We hope the recent market turmoil is not giving our readers too much of a headache. As you are no doubt aware, the events of the last few weeks have made maneuvering around global markets rather difficult.

 

A less than happy NYSE floor trader [PT]

Photo crdit: Brendan McDermit

 

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Yosemite Sam Gets Worried About Federal Debt

In a talk which garnered little attention, one of the Deep State’s prime operatives, National Security Advisor John Bolton, cautioned of the enormous and escalating US debt.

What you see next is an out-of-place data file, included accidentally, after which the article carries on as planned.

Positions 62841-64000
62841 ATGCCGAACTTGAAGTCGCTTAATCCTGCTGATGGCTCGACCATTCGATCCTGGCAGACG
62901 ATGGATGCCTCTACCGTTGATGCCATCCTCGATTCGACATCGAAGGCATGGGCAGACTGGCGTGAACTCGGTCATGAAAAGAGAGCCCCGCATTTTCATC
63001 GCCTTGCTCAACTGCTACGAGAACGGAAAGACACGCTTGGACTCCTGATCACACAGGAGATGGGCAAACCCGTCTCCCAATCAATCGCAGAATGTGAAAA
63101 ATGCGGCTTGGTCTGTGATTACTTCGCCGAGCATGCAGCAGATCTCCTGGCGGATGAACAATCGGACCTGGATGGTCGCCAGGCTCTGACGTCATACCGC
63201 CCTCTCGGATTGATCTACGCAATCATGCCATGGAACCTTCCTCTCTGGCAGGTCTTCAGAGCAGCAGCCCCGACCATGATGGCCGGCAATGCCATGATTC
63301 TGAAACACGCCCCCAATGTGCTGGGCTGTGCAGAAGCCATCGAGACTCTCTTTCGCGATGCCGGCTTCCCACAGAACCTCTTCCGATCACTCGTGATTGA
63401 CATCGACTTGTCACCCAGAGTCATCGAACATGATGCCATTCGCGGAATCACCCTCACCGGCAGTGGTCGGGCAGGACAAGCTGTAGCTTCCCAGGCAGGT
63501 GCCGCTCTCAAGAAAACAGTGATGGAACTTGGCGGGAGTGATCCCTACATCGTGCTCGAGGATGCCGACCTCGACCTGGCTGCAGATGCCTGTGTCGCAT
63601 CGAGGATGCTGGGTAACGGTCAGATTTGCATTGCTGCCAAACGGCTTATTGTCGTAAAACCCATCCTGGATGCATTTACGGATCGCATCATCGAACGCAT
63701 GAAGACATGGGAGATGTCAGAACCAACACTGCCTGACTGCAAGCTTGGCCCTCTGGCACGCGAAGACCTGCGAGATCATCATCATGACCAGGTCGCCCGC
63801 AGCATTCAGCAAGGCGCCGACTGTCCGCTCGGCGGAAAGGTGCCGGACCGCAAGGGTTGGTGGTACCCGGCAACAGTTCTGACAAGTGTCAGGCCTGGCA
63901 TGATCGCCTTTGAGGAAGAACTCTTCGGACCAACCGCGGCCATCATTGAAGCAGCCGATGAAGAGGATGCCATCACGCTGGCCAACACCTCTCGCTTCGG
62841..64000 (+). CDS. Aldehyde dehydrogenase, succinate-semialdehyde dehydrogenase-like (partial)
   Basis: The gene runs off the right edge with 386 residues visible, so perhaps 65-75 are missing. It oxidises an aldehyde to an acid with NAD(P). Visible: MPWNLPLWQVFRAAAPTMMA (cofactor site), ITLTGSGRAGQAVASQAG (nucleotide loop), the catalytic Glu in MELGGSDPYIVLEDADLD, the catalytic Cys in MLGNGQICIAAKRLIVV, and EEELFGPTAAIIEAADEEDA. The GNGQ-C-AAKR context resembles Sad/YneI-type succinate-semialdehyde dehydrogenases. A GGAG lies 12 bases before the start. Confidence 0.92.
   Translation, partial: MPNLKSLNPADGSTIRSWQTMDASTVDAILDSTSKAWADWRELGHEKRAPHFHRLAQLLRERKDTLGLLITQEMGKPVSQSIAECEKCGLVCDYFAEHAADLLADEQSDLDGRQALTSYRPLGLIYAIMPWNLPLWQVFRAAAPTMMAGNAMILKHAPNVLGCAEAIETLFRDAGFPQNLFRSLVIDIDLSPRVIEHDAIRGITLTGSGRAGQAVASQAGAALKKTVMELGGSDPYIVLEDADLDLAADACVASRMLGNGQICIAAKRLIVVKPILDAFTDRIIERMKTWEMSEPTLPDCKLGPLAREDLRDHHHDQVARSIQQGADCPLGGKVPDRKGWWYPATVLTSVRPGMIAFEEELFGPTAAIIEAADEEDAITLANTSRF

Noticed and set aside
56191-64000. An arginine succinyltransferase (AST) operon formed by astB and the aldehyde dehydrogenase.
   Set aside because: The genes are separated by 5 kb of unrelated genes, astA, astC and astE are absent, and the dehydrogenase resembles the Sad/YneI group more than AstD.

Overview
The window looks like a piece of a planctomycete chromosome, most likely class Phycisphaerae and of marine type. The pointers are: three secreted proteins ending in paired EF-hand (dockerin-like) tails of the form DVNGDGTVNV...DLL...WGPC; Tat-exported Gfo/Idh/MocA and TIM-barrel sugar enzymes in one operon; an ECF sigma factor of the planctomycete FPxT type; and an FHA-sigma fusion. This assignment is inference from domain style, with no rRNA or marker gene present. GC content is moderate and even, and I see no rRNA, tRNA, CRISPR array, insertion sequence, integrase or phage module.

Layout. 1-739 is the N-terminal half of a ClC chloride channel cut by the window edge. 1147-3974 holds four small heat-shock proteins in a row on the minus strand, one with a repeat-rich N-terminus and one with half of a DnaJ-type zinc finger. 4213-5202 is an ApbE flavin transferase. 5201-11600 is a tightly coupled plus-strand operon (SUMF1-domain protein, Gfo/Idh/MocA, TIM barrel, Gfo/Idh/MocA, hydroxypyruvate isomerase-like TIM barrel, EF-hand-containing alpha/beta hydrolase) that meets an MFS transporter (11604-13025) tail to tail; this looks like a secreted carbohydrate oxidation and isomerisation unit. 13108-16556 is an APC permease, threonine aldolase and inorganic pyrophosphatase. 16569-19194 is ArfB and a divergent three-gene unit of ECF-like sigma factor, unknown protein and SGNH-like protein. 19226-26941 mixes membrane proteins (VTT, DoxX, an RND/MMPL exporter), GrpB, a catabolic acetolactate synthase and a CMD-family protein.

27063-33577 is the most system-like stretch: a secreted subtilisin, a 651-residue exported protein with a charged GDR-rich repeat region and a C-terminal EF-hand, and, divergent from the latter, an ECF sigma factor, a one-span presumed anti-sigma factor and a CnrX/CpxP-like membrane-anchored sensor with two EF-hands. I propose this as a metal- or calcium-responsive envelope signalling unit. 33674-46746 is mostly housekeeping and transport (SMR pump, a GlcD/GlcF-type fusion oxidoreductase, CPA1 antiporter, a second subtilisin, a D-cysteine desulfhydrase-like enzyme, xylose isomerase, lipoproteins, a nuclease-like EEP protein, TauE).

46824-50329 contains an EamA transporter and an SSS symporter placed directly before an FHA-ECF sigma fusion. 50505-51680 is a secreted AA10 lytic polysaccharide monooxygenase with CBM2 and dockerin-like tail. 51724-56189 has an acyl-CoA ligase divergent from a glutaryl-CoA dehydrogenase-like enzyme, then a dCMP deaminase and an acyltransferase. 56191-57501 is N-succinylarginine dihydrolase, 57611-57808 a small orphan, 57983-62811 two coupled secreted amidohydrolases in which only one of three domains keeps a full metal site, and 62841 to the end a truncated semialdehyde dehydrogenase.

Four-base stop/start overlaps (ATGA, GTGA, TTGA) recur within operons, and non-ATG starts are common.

Deep State operative John Bolton, a.k.a. Yosemite Sam [PT]

Photo credit: Mark Wilson / Getty Images

 

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How to Blow $9 Billion

The life cycle of capital follows a wide-ranging succession. It is imagined, produced, consumed, and destroyed. How exactly this all takes place involves varying and infinite undulations.

 

The Stroh Brewery in Detroit. The company provided an example of how wealth that has been accumulated over generations can be completely destroyed due to just a handful of really bad decisions. [PT]